15 found
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Profile: David T. Risser (Millersville University, University of Maryland University College)
  1.  17
    Peter A. French, Jeffrey Nesteruk & David T. Risser (1992). Corporations in the Moral Community. Harcourt Brace Jovanovich College Publishers.
  2.  95
    David T. Risser, Collective Moral Responsibility. Internet Encyclopedia of Philosophy.
  3.  58
    David T. Risser (2003). The Moral Problem of Nonvoting. Journal of Social Philosophy 34 (3):348–363.
    The meaning and moral implications of voting and nonvoting in a representative democracy are outlined and discussed. A conception of voting as a forward-looking, conditional shared responsibility is developed and defended. This conception reflects an understanding of democratic politics in which the supreme strategic advantage is power to affect "the conflict of conflicts", that is, the ability to influence the shape and content of the dominant political agenda. This conception is also shown to support a consequentialist approach to distributive justice (...)
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  4.  51
    David T. Risser (1996). The Social Dimension of Moral Responsibility: Taking Organizations Seriously. Journal of Social Philosophy 27 (1):189-207.
    This article provides a justification for holding complex organizations morally responsible and shows how this moral dimension is implicit in the concept of power. Several objections to organizational moral responsibility are addressed, and a new view of complex organizations as agents which are morally responsible, but do not possess moral rights, is defended.
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  5.  26
    Jeffrey Nesteruk & David T. Risser (1993). Conceptions of the Corporation and Ethical Decision Making in Business. Business and Professional Ethics Journal 12 (1):73-89.
  6.  22
    David T. Risser (2009). Book Review: Nick Smith - I Was Wrong: The Meanings of Apologies. [REVIEW] Journal of Value Inquiry 43 (2):263-271.
  7.  22
    David T. Risser (1978). Power and Collective Responsibility. Kinesis 9 (no. 2):23-33.
    This paper argues that organizations, such as corporations, can act and exercise power. This is possible because they possess decision making structures which are more or less formal. The actions of such organizations are not reducible to the actions of its individual members. Further, because these formal group agents could have acted differently or could have been organized to have acted differently, they are morally responsible for the untoward effects of the power they exercise. Morally responsible organizations are subject to (...)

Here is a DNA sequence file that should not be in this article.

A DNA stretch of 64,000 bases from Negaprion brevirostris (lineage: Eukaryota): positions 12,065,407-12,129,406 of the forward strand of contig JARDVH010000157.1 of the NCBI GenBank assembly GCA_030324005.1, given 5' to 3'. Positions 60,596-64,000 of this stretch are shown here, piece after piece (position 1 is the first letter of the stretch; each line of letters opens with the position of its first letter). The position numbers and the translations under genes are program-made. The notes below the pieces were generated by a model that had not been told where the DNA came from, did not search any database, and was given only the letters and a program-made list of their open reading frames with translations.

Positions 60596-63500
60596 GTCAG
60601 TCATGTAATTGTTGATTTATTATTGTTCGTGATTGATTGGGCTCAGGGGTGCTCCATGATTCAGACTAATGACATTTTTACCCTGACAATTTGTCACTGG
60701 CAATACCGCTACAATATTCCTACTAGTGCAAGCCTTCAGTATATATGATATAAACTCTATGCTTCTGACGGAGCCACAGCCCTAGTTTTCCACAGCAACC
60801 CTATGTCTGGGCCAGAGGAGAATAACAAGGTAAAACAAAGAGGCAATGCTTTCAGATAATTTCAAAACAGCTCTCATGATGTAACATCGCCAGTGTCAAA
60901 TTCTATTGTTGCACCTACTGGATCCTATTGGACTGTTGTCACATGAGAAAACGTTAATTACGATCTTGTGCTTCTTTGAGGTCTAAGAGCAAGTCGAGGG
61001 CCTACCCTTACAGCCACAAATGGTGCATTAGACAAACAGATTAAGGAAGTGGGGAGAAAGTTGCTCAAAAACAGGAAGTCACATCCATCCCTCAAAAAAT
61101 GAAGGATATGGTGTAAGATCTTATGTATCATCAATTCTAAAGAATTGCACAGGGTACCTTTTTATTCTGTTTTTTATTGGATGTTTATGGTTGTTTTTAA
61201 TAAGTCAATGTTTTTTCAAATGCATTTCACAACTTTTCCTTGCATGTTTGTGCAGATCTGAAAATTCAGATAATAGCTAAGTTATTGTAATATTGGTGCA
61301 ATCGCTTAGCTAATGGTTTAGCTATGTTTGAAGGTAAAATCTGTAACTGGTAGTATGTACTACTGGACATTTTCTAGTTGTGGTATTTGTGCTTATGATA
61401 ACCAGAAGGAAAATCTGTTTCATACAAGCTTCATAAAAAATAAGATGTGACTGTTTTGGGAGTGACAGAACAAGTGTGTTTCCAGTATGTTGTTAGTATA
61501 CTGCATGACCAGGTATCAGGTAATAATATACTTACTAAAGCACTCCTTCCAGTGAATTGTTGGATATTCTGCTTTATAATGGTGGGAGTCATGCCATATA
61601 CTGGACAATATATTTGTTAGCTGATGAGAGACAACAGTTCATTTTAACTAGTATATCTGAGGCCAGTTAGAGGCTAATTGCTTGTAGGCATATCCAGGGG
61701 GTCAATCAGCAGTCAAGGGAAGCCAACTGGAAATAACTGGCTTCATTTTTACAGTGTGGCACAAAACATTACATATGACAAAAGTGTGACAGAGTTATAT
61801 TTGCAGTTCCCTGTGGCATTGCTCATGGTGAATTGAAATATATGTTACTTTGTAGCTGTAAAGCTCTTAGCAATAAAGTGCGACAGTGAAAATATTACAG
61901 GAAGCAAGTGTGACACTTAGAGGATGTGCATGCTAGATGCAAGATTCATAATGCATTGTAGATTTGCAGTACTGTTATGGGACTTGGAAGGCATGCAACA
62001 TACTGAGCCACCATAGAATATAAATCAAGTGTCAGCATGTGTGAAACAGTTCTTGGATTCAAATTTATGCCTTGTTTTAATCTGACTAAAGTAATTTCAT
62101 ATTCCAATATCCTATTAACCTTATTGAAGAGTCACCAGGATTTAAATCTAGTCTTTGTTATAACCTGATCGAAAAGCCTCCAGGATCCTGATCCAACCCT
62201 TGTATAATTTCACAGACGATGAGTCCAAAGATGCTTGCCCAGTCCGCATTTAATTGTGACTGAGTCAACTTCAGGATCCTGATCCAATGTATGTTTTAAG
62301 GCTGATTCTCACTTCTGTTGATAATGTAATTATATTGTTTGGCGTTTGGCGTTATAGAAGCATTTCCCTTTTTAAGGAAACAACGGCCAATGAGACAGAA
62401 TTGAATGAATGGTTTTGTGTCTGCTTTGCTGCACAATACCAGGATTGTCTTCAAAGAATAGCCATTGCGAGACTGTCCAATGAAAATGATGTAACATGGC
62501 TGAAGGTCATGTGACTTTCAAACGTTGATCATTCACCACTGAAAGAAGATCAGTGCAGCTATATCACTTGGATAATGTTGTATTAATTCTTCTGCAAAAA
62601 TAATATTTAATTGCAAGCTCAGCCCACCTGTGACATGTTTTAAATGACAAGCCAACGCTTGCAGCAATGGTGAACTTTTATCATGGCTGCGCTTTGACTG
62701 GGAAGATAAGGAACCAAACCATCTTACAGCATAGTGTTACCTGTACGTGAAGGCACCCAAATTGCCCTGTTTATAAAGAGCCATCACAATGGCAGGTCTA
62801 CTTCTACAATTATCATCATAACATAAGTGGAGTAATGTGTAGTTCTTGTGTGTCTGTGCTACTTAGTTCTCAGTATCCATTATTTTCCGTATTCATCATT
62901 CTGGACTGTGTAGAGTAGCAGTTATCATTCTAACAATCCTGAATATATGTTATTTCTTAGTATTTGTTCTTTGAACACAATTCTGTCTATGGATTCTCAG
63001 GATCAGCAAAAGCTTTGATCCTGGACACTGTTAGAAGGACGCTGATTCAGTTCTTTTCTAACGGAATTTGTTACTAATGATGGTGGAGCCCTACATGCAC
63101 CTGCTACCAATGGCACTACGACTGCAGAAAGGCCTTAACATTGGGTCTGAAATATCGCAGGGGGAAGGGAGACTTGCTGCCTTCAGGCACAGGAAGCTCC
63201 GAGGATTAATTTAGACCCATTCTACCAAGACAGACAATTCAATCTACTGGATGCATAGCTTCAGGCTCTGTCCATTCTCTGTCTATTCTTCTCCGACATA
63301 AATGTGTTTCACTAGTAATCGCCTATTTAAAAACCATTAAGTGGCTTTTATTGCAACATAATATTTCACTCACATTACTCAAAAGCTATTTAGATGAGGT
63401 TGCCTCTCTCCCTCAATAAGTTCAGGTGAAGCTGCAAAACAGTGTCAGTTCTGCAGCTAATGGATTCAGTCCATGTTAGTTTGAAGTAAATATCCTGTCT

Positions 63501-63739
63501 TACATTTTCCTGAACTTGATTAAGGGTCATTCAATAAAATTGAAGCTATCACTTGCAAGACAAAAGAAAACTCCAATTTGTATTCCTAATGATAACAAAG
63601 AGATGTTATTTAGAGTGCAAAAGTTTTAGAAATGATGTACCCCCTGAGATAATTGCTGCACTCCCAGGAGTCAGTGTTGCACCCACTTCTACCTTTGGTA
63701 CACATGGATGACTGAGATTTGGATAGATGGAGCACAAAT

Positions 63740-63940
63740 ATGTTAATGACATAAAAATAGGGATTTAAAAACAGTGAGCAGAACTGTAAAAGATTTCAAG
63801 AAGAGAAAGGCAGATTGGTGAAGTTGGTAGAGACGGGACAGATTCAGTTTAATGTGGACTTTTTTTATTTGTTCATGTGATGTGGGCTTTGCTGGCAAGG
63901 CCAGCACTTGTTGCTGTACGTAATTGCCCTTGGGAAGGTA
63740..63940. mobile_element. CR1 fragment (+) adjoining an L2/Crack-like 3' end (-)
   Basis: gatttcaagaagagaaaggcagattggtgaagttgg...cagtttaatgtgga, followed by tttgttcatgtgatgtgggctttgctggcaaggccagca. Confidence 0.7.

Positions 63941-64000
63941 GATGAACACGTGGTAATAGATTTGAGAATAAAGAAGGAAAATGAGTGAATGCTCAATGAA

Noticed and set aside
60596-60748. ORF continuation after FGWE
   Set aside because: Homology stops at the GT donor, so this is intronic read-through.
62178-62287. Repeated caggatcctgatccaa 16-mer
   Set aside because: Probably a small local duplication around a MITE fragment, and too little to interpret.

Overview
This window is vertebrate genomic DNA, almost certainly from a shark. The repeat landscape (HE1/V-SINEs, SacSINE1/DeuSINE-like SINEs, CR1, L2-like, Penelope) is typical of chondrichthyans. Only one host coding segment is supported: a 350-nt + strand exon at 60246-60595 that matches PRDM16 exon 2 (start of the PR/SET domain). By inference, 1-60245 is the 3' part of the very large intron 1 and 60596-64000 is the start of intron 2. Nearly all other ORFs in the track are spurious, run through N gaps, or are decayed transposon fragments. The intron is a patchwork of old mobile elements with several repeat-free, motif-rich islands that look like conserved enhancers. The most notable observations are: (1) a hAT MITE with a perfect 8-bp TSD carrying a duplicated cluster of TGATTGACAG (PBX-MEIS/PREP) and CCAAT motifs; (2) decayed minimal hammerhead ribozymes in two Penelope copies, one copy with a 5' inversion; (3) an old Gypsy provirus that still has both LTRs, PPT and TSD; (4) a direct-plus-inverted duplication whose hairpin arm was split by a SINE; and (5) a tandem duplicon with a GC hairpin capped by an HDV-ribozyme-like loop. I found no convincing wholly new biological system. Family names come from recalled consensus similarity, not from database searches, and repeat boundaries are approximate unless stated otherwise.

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  8.  25
    David T. Risser (1989). Punishing Corporations: A Proposal. Business and Professional Ethics Journal 8 (3):83-92.
  9.  16
    David T. Risser (2001). Freedom of Information. In Derek Jones (ed.), Censorship: A World Encyclopedia (vol. 2). Fitzroy Dearborn:881-883
  10.  16
    David T. Risser (2001). Liberal Democracy. In Derek Jones (ed.), Censorship: A World Encyclopedia (vol. 3). Fitzroy Dearborn:1412-1414
  11.  13
    David T. Risser (1999). Violence, Oppresssion. In Christopher B. Gray (ed.), The Philosophy of Law: An Encyclopedia (vol. 2). Garland Publishing, Inc.:893-895
  12.  13
    Jeffrey Nesteruk & David T. Risser (1992). Teaching Ethics in Business Law Courses. In Joshua Laverson (ed.), Teaching Resource Bulletin, no. 2. American Bar Association (Commission on College and University Nonprofessional Legal Studies)
    The article begins with a view of recent developments in the discipline of business law. A model useful in the study of business ethics is presented. Business ethics is the philosophical examination of the body of values and conceptions that influence business decision making as well as being pervasive components of the social environment in which businesses operate. Our model is a four-part framework for approaching business ethics which is sensitive to its implications for business law. The model's four parts (...)
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  13.  12
    David T. Risser (2004). Prospects for the Expansion of Democratic Pluralism. In Friederich M. Zimmermann & Susanne Janschitz (eds.), Regional Policies in Europe: Soft Features for Innovative Cross-Border Cooperation. Leykam Publishers:125-134
    Pluralism is an essential feature of liberal democratic theory and practice and rests upon the fundamental value of tolerance. Today, commitment to various forms of constitutional representative democracy appears to be widespread, and globilization has diminished the political, economic, and cultural significance of borders to some degree. But concurrently, in a trend which seems to have accelerated since the end of the Cold War, there has been a marked increase in many areas around the world of conflict, tormoil, and violence (...)
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  14.  11
    David T. Risser (1999). Democratic Process. In Christopher B. Gray (ed.), The Philosophy of Law: An Encyclopedia (vol. 1). Garland Publishing, Inc.:193-195
    The participation of its citizens in the making of public policy is the defining feature of a democratic regime and represents popular sovereignity in action. There are a number of serious problems which threaten the quality or even the legitimacy of the democratic process. The focus of this entry is on four of the most important problems or flaws in democratic politics, particularly democratic politics in the U.S. These four are (1) political agenda formation, (2) the scope and bias of (...)
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  15.  79
    David T. Risser (1985). Corporate Collective Responsibility. Temple University.